Every Monday, Talk Wordy to Me discusses newspapers’ uses of big or obscure words in Encomiums and Deprecations. An encomium is glowing and warmly enthusiastic praise. A deprecation is an expression of disapproval.
OK, so not last week. But here's two encomiums for this week.
To Slate, for the word proboscidean in an article about the trade in elephant ivory
Wild elephants are never going to be tolerated in Africa so long as locals cannot profit from the animals' most valuable asset: those 120-pound teeth. As journalist John Frederick Walker argues in his provocative new book, Ivory's Ghosts: The White Gold of History and the Fate of Elephants (to be published in January), the high regard with which American zoo-goers hold these proboscideans is not shared by poverty-stricken farmers in Kenya, who must contend with 4-ton living bulldozers rampaging their cassava fields and threatening their lives.
It's clear from the context that proboscidean refers to the elephants. Specifically, "any of an order (Proboscidea) of large mammals comprising the elephants and extinct related forms (as mastodons)," according to Merriam-Webster. So all elephants are proboscideans, but not all proboscideans are elephants.
It's related to proboscis, a Latin word that means "1. A long flexible snout or trunk, as of an elephant. 2. The slender, tubular feeding and sucking organ of certain invertebrates, such as insects, worms, and mollusks," according to the Amerian Heritage Dictionary. Proboscis comes from the Greek proboskis, which is formed from the root word boskein (meaning to feed) and the prefix pro- (meaning in front of).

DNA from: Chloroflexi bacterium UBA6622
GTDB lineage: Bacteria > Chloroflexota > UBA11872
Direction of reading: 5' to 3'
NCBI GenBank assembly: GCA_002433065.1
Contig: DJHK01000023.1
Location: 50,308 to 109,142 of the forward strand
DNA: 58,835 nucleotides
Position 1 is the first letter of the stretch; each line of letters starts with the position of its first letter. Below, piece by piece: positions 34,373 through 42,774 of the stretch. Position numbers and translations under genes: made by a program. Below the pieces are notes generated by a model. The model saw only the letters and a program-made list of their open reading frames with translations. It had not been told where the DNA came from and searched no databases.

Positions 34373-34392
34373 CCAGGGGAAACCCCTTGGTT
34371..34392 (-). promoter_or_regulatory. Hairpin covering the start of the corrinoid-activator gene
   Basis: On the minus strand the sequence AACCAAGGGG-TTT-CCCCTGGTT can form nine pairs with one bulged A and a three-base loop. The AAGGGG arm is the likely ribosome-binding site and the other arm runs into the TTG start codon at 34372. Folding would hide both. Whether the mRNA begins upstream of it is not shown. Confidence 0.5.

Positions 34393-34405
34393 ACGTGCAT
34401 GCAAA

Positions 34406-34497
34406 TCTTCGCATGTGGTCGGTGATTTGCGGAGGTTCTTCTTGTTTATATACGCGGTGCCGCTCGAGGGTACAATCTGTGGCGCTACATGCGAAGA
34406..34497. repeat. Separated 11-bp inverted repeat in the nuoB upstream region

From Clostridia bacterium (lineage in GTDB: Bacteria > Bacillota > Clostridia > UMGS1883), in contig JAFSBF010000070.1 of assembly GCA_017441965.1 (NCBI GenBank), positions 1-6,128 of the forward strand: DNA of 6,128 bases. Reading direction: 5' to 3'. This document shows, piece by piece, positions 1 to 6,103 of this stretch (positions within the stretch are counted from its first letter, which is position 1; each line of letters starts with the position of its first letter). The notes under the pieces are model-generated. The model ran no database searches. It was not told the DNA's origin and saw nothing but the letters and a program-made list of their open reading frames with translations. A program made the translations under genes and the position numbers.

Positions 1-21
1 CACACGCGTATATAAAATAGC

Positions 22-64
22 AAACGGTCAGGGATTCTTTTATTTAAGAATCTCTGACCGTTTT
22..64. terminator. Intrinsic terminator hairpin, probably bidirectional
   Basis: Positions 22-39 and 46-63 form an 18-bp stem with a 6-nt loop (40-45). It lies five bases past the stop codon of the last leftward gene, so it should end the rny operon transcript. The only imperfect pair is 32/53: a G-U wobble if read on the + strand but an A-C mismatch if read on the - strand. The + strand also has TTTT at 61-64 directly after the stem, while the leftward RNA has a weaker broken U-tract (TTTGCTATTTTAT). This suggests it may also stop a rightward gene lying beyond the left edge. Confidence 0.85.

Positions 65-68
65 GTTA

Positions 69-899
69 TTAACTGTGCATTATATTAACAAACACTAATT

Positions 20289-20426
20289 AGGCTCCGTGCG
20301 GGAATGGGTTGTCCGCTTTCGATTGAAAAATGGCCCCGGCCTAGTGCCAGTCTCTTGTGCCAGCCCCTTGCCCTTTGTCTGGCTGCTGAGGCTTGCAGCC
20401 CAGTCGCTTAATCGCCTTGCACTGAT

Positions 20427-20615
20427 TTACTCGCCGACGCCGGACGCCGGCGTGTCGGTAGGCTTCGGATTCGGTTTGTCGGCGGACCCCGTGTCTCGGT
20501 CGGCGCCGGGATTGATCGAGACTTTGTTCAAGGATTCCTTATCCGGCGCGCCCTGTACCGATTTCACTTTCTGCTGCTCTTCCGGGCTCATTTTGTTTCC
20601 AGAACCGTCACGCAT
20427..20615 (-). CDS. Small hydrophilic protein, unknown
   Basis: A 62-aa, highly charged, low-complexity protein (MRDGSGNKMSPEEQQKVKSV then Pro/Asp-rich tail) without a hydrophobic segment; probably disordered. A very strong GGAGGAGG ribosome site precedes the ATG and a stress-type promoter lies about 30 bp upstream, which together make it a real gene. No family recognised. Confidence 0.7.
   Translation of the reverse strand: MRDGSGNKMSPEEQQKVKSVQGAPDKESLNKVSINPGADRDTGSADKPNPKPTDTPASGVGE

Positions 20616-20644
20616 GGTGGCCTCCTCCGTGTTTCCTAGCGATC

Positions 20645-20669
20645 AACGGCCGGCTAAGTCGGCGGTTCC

Encomium (I think):
To the Associated Press, for the word lexicon in a story about the Indianapolis Colts:
“If we were in any stages of complacency, I think our players looking at that (first Houston) game should take care of that,” Colts coach Tony Dungy said. “We have to continue to work and see if we can play better than we have the last couple of weeks and defend our home turf. It’s obviously a big game for us.”
Complacency is a word that hasn’t entered the Colts’ lexicon all season.
American Heritage says a lexicon is "1. A dictionary. 2. A stock of terms used in a particular profession, subject, or style; a vocabulary: the lexicon of surrealist art." This was in a story I was editing on Saturday night for our Sunday paper. I wavered about leaving it in or changing it to vocabulary. But I think the story was saying that complacency was not part of the vocabulary of the football team (a particular profession). So I left it in.
The etymology, also from American Heritage: "Medieval Latin, from Greek lexikon (biblion), word (book), from neuter of lexikos, of words, from lexis, word, from legein, to speak."